Toyota shifting gears with the Corolla

Times Staff Writer

Has Toyota gotten a tad complacent?

The giant Japanese carmaker Wednesday introduced a heftier, wider version of the Corolla, emphasizing power and size instead of fuel efficiency, even as rivals -- and motorists -- focus on gas mileage.

The all-new 2009 Corolla, which Toyota Motor Corp. says will go on sale in the U.S. in late February, weighs about 140 pounds more than the 2008 model, adds 2 inches to its waistline and has six more horses under the hood, according to engineers. But it will show little to no improvement in fuel economy, and maybe even a small drop for some versions of the car.

“My feeling is that the mileage of Corolla is already quite good,” said Tim Morrison, corporate marketing manager for Toyota Motor Sales USA Inc. He noted that official Environmental Protection Agency fuel efficiency numbers for the 132-horsepower, 1.8-liter, four-cylinder motor had not yet been released for the new Corolla, but that mileage should be “a little less” than the current model’s 26 miles per gallon in city driving and 35 on the freeway.


Corolla is Toyota’s second-best-selling model after the Camry. But this year, the Corolla has lost ground to the Honda Accord, which is running second in sales behind the Camry. Toyota says it expects final 2007 Corolla sales to lag slightly behind last year’s.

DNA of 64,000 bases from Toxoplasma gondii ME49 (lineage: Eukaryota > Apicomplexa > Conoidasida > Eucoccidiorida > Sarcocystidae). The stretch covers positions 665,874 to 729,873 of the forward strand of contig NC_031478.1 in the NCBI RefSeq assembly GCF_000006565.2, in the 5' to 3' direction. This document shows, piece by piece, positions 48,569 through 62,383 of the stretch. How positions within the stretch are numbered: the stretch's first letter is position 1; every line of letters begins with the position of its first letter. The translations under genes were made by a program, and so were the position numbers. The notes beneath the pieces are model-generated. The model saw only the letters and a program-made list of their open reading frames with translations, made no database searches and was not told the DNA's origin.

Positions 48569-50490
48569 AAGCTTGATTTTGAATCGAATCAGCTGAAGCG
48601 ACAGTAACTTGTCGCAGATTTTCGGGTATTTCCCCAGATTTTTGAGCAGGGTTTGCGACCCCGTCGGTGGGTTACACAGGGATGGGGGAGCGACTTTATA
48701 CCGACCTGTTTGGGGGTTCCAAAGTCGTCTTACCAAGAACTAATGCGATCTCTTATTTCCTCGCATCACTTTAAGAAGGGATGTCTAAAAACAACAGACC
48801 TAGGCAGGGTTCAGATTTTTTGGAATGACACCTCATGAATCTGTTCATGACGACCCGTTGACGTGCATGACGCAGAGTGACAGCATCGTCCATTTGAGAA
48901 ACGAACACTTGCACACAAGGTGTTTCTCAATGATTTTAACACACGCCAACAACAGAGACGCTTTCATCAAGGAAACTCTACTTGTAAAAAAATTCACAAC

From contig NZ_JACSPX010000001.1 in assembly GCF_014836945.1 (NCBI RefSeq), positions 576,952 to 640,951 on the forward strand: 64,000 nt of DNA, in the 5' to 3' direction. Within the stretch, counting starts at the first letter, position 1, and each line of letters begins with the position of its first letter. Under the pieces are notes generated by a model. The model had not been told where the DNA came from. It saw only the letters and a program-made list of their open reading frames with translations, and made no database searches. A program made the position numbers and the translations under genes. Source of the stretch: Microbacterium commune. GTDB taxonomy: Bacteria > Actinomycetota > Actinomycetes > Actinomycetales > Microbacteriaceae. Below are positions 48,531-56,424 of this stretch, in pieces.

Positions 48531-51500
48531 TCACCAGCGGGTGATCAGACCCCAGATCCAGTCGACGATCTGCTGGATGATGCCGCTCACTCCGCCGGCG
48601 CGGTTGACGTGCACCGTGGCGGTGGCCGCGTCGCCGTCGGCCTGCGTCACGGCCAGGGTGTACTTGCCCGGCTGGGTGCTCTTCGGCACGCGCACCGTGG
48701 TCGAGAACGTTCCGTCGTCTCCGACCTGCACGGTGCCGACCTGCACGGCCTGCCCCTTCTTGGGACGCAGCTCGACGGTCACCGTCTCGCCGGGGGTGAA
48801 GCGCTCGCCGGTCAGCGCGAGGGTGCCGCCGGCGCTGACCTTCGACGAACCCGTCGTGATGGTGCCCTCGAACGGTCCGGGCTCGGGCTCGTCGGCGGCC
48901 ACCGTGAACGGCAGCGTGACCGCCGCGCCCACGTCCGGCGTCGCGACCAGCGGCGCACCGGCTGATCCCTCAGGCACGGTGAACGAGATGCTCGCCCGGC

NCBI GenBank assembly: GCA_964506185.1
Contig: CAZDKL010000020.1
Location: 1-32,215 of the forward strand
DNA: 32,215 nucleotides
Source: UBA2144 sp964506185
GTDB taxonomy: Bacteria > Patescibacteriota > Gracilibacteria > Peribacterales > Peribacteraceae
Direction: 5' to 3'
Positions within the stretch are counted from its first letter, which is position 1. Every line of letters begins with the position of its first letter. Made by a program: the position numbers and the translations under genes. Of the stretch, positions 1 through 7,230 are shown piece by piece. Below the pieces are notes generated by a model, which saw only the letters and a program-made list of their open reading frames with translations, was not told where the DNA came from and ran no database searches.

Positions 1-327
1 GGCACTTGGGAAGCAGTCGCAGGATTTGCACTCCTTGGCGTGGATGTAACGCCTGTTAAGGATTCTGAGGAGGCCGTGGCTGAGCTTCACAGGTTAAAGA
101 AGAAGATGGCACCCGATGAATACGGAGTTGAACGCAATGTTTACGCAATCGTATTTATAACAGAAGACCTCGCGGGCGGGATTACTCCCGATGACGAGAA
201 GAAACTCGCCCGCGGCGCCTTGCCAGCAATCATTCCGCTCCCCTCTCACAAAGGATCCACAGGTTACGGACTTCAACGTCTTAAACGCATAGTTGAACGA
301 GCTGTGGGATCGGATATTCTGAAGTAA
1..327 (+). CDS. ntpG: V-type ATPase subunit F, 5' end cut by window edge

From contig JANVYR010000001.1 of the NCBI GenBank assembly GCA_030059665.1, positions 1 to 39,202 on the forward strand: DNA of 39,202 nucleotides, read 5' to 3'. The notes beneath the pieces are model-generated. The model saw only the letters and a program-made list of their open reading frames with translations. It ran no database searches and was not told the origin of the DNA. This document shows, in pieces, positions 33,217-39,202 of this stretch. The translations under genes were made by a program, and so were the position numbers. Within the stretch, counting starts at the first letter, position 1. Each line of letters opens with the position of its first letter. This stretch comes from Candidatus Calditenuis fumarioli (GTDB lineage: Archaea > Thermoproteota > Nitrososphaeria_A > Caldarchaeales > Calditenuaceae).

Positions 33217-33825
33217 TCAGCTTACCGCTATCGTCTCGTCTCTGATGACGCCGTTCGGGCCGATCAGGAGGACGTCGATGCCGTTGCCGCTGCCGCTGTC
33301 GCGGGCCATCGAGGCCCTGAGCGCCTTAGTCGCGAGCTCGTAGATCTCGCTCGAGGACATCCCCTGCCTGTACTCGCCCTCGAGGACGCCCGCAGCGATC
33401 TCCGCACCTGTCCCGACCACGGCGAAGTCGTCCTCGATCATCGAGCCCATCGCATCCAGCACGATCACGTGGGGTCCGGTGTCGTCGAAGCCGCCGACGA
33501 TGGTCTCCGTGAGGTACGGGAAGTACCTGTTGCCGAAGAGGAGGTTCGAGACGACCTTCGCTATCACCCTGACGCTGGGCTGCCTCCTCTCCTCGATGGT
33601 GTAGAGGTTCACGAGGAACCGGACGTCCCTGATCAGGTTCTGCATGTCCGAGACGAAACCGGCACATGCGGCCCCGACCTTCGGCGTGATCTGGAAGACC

Introducing a new model, with different styling and an all-new drive train, is bound to spur consumer interest, analysts say. But with the increasing industry focus on fuel efficiency, and with Toyota on track to sell 185,000 of its hybrid Priuses in the U.S. this year, releasing a bigger Corolla might come as a surprise.

“It’s a fairly significant jump in size,” said Michael Robinet, vice president of vehicle forecasting at CSM Worldwide. He calculates the weight gain at about 5%, which, he says, is significant for a compact car.

Aaron Bragman, an auto industry analyst at Global Insight in Detroit, said that with its expanded profile, the Corolla “is no longer the tiny little efficient compact that it was. . . . If you want better mileage, get a Prius.”

In Robinet’s view, the larger Corolla reflects Toyota’s desire to make a roomier car that could almost creep into the mid-size category. Seen in that context, no significant loss of mileage with more horsepower is “something to brag about,” he said.

For Toyota, the question is whether car buyers will react positively to that ecological holding pattern in a highly competitive small-car marketplace populated with models such as the Mazda 3 and Honda Civic, which gets one mile per gallon better than the current Corolla on freeway driving.


Toyota introduced the new Corolla, which will come in five versions -- including one with a larger engine formerly found only on Camrys -- at the Specialty Equipment Market Assn. automotive show in Las Vegas. It also debuted its newly redesigned Matrix, a small car aimed at a slightly younger market than the Corolla.

Despite a late-first-quarter release date, Toyota expects to sell 70,000 Matrixes next year, significantly more than the current-year model, which it expects to reach 55,000 to 60,000 sold. Toyota said it would not release pricing information for either model until early next year.